Esophageal Atresia Repair and Tracheoesophageal Fistula Repair at Midwest Fetal Care Center

Tracheoesophageal fistula (TRAY-key-oh-ee-SOF-ah-GEE-all FIS-chu-la) and esophageal atresia (ee-SOF-ah-GEE-all ah-TREE-zha) are birth defects that affect parts of the upper digestive tract. Most of the time, these conditions occur together. Esophageal atresia repair and tracheoesophageal fistula repair are available at the Midwest Fetal Care Center.

Tracheoesophageal fistula (TEF) is a condition in which an abnormal connection, called a fistula, forms between the esophagus (the tube that leads from the throat to the stomach) and the trachea, or windpipe (the tube that leads from the throat to the lungs). Normally, the esophagus and windpipe are not connected, and liquids swallowed by a baby go directly into the child’s stomach. When a baby with TEF swallows, however, liquids pass into the child’s lungs, which can cause life-threatening lung infections and breathing problems.

Esophageal atresia (EA) is a condition in which an abnormal gap forms between the baby’s esophagus and stomach. Instead of ending in the stomach, the esophagus ends in a pouch. The baby cannot be fed by mouth because the food cannot reach the child’s stomach.

Diagram of the anatomy of an esophageal atresia
(A) Normal anatomy of baby's esophagus and trachea. (B) During prenatal development, a baby's upper digestive tract may form abnormal gaps and connections. (C) These birth defects are known as esophageal atresia and tracheoesophageal fistula.

What is VACTERL Association?

Tracheoesophageal fistula and esophageal atresia is one of several birth defects that often occur together. Doctors have grouped these conditions under the acronym VACTERL. Up to half of babies with tracheoesophageal fistula/esophageal atresia have one or more of these additional conditions.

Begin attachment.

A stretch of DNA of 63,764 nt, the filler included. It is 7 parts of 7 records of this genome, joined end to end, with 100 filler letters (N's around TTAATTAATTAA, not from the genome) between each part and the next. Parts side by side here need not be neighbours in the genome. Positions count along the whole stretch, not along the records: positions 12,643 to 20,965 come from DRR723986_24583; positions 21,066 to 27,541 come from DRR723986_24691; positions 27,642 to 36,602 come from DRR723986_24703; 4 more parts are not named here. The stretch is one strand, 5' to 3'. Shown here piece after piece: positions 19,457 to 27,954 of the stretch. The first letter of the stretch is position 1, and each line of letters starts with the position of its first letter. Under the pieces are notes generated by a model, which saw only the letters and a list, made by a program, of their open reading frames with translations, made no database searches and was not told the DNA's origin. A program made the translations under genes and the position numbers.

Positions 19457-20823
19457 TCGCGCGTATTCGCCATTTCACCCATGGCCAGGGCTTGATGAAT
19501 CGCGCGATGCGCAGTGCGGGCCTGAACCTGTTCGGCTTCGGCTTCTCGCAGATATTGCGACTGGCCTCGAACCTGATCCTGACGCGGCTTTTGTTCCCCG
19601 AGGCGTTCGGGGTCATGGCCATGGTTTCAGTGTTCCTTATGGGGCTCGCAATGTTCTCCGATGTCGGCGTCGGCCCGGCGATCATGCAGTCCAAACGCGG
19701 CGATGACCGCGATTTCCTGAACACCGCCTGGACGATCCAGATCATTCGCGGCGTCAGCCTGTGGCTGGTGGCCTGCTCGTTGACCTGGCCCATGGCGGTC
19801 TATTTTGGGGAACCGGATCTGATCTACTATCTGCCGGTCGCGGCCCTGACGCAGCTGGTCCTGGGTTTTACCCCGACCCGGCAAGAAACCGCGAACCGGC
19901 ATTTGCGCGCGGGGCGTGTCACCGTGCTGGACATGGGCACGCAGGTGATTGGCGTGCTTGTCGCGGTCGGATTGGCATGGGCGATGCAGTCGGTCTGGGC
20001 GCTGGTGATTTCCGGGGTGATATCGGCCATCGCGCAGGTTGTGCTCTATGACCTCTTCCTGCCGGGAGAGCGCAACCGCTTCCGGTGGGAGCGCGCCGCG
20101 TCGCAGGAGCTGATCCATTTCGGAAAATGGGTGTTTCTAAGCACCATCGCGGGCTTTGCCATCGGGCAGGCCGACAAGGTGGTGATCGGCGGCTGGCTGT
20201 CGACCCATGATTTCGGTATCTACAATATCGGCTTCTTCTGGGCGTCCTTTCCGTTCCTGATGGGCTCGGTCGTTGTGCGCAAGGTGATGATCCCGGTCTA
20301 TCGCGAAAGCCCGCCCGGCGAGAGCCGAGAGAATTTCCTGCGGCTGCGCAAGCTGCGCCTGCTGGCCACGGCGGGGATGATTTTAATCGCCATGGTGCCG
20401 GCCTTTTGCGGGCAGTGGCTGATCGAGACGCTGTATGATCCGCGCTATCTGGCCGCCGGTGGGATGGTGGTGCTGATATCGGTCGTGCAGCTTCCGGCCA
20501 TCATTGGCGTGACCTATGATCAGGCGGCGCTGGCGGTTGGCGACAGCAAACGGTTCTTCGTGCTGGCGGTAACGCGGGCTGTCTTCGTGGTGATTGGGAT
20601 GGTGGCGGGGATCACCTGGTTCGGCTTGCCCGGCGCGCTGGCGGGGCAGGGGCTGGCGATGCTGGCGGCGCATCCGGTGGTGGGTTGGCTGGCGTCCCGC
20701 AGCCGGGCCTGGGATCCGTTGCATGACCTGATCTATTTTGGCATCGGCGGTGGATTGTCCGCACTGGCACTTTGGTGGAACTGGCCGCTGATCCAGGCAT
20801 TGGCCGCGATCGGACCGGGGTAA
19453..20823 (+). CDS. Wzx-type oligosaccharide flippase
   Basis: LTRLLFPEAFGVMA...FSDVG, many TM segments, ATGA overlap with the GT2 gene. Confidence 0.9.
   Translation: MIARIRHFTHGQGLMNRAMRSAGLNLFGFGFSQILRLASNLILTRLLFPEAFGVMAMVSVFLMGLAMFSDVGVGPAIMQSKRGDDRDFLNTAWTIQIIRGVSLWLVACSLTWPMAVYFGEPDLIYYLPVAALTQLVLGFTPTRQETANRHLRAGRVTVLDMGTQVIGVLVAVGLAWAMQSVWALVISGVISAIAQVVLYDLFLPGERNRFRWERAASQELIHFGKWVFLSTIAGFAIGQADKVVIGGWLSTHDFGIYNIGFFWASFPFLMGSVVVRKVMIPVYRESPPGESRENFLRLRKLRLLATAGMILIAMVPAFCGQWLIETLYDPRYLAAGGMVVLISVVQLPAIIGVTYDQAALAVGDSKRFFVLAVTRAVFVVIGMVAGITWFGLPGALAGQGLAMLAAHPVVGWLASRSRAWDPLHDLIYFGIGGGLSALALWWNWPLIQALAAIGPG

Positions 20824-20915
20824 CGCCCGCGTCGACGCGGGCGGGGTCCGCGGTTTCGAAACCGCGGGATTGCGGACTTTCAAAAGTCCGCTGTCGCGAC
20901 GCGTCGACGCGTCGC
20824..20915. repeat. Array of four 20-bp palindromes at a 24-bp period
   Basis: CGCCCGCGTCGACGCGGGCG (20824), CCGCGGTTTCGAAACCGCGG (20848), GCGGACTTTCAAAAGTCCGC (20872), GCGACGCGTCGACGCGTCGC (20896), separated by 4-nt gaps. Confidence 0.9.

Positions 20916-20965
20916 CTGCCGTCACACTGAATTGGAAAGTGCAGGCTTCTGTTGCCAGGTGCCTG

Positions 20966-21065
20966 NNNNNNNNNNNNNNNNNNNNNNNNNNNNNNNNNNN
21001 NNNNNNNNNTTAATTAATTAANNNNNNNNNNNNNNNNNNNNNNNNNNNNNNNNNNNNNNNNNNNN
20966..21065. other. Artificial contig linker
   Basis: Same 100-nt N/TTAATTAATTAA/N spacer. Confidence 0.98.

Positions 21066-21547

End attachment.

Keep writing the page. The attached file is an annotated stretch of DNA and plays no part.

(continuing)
• Vertebral (spinal) defects
  • Anorectal atresia (malformation of the anus)
  • Cardiac (heart) defects
  • Tracheoesophageal fistula/esophageal atresia
  • Renal (kidney) anomalies
  • Limb (usually arm) defects

Who will be on my care team?

At Midwest Fetal Care Center, a collaboration between Children’s Minnesota and Allina Health, we specialize in individual attention that starts with you having your own personal care coordinator to help you navigate your baby’s complex treatment process. We use a comprehensive team approach to tracheoesophageal fistula and esophageal atresia (TEF/EA). That way, you are assured of getting the best possible information by some of the most experienced physicians in the country. For TEF/EA, your care team will include a maternal-fetal specialist, a pediatric surgeon, a neonatologist, a geneticist, a nurse specialist care coordinator and several other technical specialists. This entire team will follow you and your baby closely through the evaluation process, and will be responsible for designing and carrying out your complete care plan.

Meet the team

What causes tracheoesophageal fistula/esophageal atresia?

TEF/EA is a congenital condition, which means it develops before birth. Exactly what causes it is unknown, although genetics may play a role in rare cases.

How is tracheoesophageal fistula/esophageal atresia diagnosed?

Tracheoesophageal fistula and esophageal atresia diagnosis can sometimes be made by ultrasound during pregnancy. The ultrasound might show that the baby has an abnormally small stomach. Or it might show that there is an excessive amount of amniotic fluid in the womb. Both are potential tracheoesophageal fistula/esophageal atresia symptoms. If these signs are present, a more detailed ultrasound may be done to see if the condition can be confirmed. Usually, however, a diagnosis cannot be made with certainty until after the baby is born.